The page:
Pride and Prejudice Redux

Published in 1813, Jane Austen’s Pride and Prejudice seems to be showing no signs of slowing down in terms of either popularity or endurance. In fact, a recent handful of offerings make it abundantly clear that the famous novel of romance and manners still has plenty to offer for modern readers.

Pride Prejudice and Other Flavors by Sonali DevPride, Prejudice, and Other Flavors
by Sonali Dev
Dr. Trisha Raje is a brilliant neurosurgeon. DJ Caine is a top-caliber chef on the cusp of becoming a celebrity.  Set in San Francisco, the two are thrown together when Trisha’s family hires him to cater a huge wedding.  Trisha comes across as classist, judgmental, and just plain rude whenever DJ is around, but he can’t quit the job; he needs the money to pay for his sister’s surgery.  Just when DJ can’t take any more of Trisha’s insults, he discovers she is the surgeon saving his sister’s life.   This covers a lot of territory, but it’s a fun romp with a diverse cast of characters and obvious love for the original novel.

Pride by Ibi ZoboiPride by Ibi Zoboi
Set in the rapidly gentrifying Brooklyn neighborhood of Bushwick, young Zuri Benito loves her home, her family, and her community. When the wealthy Darcy family moves in across the street, they embody to Zuri everything that is going wrong in their neighborhood.  She takes an immediate disliking to Darius, the eldest of the family’s sons, and the feeling seems to be mutual.  When circumstances lead Darius and Zuri to unexpectedly find themselves on the same side, though, those hard exteriors begin to melt just enough for the possibility of love to slip through. Continue reading “Pride and Prejudice Redux”

Seattle Rep’s PRIDE AND PREJUDICE: Beyond the Theatre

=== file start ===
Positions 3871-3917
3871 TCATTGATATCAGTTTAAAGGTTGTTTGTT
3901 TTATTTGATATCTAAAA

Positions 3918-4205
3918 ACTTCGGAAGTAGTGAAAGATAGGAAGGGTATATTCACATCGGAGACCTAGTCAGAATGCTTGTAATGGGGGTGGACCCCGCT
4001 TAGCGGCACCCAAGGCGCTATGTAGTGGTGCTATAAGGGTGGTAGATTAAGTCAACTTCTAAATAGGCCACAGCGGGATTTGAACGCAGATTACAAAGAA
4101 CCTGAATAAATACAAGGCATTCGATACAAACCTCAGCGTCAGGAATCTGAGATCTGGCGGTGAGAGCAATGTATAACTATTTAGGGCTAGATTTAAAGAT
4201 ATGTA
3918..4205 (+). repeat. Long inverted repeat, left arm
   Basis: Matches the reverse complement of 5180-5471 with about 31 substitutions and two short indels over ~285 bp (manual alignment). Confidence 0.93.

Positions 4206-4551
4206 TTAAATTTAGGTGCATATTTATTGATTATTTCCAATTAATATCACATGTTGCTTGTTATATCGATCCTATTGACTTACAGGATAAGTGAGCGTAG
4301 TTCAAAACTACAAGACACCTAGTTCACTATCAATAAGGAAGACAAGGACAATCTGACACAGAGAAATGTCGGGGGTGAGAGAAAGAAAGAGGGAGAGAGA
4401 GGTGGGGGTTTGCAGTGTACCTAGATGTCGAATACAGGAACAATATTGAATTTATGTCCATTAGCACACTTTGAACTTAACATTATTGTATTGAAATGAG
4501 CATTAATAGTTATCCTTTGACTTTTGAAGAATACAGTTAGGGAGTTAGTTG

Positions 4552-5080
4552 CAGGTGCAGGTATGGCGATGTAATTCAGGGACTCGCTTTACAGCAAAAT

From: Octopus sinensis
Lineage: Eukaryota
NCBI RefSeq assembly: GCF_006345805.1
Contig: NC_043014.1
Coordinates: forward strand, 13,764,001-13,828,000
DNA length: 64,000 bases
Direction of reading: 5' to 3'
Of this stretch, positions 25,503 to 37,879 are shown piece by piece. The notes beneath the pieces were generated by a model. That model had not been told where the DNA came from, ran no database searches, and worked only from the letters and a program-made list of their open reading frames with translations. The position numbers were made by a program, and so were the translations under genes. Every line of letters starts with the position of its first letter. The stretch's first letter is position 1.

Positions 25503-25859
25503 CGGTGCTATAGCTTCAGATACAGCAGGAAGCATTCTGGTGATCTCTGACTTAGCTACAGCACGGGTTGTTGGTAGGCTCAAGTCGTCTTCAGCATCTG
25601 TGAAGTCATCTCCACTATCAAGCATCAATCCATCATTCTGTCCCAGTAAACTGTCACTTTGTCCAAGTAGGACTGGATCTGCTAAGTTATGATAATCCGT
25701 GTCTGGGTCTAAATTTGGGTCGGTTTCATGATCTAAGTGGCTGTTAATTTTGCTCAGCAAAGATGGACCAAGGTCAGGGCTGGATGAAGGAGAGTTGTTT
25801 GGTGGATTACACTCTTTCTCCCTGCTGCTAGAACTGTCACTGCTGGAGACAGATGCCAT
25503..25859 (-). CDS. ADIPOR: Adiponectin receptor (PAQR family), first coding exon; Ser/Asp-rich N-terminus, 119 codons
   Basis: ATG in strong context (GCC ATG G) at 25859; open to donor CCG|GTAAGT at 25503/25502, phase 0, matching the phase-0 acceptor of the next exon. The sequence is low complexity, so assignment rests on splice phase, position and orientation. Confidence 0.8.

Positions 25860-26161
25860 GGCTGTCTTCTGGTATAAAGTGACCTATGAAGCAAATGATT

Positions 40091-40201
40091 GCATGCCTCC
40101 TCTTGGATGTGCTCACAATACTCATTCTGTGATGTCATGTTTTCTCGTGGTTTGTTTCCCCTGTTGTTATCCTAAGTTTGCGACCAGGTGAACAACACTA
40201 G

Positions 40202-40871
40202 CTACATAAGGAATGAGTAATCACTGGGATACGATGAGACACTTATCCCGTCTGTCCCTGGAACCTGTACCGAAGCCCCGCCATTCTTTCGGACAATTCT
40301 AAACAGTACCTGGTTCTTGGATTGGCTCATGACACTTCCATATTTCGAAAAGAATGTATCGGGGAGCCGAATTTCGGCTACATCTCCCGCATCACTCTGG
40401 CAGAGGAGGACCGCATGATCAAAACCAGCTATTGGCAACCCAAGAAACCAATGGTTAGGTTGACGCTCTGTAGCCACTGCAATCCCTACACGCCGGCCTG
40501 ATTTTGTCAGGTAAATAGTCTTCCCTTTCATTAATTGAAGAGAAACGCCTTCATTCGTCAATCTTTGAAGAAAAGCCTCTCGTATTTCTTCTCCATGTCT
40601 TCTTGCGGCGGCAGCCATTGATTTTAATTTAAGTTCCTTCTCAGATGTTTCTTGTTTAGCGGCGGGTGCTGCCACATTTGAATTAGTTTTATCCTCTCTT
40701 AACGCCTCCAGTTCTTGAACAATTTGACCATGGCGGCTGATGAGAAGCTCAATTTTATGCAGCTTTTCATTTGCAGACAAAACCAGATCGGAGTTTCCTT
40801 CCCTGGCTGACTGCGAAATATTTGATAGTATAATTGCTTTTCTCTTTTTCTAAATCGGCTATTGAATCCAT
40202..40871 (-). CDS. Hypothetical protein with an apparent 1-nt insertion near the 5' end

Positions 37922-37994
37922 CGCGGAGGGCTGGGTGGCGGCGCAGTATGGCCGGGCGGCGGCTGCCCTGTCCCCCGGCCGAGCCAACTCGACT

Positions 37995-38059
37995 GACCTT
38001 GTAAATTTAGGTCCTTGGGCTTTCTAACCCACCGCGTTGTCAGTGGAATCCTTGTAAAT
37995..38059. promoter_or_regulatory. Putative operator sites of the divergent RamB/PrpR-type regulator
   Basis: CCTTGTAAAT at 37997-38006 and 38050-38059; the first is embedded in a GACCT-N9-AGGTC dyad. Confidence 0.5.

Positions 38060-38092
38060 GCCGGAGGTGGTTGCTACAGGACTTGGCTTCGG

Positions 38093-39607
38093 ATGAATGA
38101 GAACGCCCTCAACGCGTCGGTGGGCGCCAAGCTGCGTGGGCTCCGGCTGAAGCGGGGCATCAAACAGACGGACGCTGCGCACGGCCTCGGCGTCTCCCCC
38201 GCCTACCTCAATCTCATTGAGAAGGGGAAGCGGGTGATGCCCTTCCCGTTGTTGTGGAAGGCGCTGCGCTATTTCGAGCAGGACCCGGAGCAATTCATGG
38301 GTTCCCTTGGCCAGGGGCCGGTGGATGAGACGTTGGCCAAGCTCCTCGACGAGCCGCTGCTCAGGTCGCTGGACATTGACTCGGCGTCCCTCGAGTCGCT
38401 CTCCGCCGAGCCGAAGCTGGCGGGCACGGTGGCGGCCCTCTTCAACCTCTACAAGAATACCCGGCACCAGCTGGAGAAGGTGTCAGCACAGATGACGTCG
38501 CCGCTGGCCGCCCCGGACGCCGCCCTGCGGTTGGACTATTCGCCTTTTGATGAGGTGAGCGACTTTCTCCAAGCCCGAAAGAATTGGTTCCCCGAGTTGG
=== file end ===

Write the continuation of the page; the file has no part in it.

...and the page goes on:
Seattle Repertory Theatre presents Jane Austen’s PRIDE AND PREJUDICE adapted by Kate Hamill from September 29 to October 29, 2017. Librarians at Seattle Public Library created this list of books, CDs and films to enhance your experience of the show: Seattle Rep’s PRIDE & PREJUDICE: Beyond the Theatre.

Seattle Rep presents Austen’s beloved classic this month, adapted by Kate Hamill. As per Seattle Rep,  “Kate Hamill imbues new life to this classic love story with a decidedly progressive take on the trials and travails of Elizabeth Bennet, Mr. Darcy, and, of course the delightful Bennet clan. But not to worry, empire waists and lavish Regency-era attire still abound in this familiar yet surprisingly modern premier adaptation.”

In anticipation of this sure-to-be-charming debut, we here at The Seattle Public Library have compiled a few reading suggestions for all the Austen fans out there:

Eligible by Curtis Sittenfeld
From the best-selling author of Prep comes a modern retelling of a classic. Liz may be a magazine writer and Darcy a neurosurgeon, but Sittenfeld still captures Austen’s humor and social criticism. Continue reading “Seattle Rep’s PRIDE AND PREJUDICE: Beyond the Theatre”

Inspired by Darcy: Characterizations of Jane Austen’s proudest hero

Jane Austen's character Mr. Darcy from Pride and Prejudice
Mr. Darcy

Have you noticed how many novels are based on or inspired by classics, especially novels by Jane Austen? First there are the retellings of stories, like Emma and the Vampires, Pride and Prejudice and Zombies, or Sense and Sensibility and Sea Monsters, in which an author takes the original classic and adds exciting paranormal characters. Sequels to Pride and Prejudice, from the efforts of Emma Tenant, Joan Aiken and Jane Gillespie to more recent novels like Mrs. Darcy’s Dilemma by Diana Birchall and Letters from Pemberley by Jane Dawkins prove that Austen’s popularity is still going strong.

Novelists seeking good characters for their stories often insert Austen herself into their books, like Jane and the Canterbury Tale by Stephanie Barron, the newest in a mystery series featuring Jane Austen. Other examples are According to Jane by Marilyn Brant, Cassandra and Jane by Jill Pitkeathly and Just Jane by Nancy Moser.

What astonishes me is the sheer volume of fiction about Mr. Darcy.
I can understand a crush on Edward Cullen (Twilight) or even Heathcliff from Wuthering Heights, whose “half-civilised ferocity lurked yet in the depressed brows and eyes full of black fire…” But Continue reading “Inspired by Darcy: Characterizations of Jane Austen’s proudest hero”